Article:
COVID-19 has taken the world by storm. Most people on the planet, including tax and accounting professionals, have been impacted in some way. We have been working around the clock to ensure that our business clients feel some sense of security in these uncertain times.
In response to this worldwide crisis, shelter at home orders have caused us to close our traditional brick and mortar firms, changing the landscape of how we operate overnight. Working remotely, we have had to adjust how we meet deliverables, as well as how we meet with clients.
Faced with this new reality, firms have had to make modifications to their current pricing and service offerings to keep their doors open – or at least to keep their Zoom accounts active.
Nicole Butler-Davis, CPA, of Butler Davis Accounting mentioned to me, “Getting pricing right is now more important than ever before. I say this because as businesses are closing their doors, accountants and tax professionals are in a unique position to truly advise clients on relief funding, loan consulting and cash flow planning, budgeting, and forecasts.”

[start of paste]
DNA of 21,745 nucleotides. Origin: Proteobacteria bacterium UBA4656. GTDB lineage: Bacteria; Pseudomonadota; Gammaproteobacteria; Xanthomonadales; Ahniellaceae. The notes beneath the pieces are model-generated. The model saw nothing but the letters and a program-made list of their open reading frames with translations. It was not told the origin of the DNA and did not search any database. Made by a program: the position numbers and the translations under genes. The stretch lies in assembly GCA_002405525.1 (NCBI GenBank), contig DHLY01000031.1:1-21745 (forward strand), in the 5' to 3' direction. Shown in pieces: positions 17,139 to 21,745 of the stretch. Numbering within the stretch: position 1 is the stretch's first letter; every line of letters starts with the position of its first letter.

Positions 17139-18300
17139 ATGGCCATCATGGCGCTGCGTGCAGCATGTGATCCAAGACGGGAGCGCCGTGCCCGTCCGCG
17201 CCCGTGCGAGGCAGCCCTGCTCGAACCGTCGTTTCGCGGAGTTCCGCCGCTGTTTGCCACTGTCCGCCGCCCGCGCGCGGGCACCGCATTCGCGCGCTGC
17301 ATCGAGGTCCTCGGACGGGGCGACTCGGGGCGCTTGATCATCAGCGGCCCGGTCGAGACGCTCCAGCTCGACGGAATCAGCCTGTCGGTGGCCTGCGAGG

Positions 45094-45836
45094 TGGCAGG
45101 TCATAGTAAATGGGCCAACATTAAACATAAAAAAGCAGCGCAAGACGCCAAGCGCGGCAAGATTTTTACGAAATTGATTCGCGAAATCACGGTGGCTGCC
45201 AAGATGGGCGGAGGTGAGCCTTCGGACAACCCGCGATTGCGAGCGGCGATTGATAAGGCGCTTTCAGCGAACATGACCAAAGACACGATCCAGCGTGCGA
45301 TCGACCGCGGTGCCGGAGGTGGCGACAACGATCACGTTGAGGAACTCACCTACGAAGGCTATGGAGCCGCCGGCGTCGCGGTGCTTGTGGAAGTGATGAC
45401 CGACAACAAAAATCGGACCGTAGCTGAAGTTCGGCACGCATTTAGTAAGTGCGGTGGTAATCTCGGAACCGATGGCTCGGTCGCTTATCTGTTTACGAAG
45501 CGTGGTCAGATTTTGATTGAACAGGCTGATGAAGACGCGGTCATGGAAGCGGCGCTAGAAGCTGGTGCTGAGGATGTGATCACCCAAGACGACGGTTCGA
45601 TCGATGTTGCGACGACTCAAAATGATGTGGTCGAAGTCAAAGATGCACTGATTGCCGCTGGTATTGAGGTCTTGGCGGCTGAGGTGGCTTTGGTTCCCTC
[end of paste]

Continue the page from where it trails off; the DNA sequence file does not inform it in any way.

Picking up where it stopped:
Even before COVID-19, pricing had always been a hot topic, an ongoing conversation since the dawn of time. Whether it’s hourly, flat fee, or value pricing, we all have had our moment when we asked ourselves, “Did I charge the right amount?” However, after speaking with several accountants across the world, it is clear to me that there is no definitive right or wrong answer about pricing, especially during these crazy times.
I’ve also come to realize some firms are seeing an increase in revenue, while others are seeing a drastic decline. Sherrell Martin of Nitram Financial Solutions said, “My pricing and fees haven’t changed. Everything has been business as usual. In fact, I have gotten more leads as people are experiencing an increased need to have clean books.”
The reality is that general, niche, and service-specific firms will all be impacted differently. Jacob Schroder of Ascend Consulting LLC opened my eyes to this realization by saying, “I think this depends on your firm makeup. Tax-heavy firms are likely seeing revenue delayed due to the deadline extension, while project-based firms are seeing things cancelled or delayed because discretionary spend is decreasing.”
Based on the conversations I’ve held with my colleagues, I want to offer you a few alternative strategies or new methodologies in pricing to help keep your firm financially sound in 2020.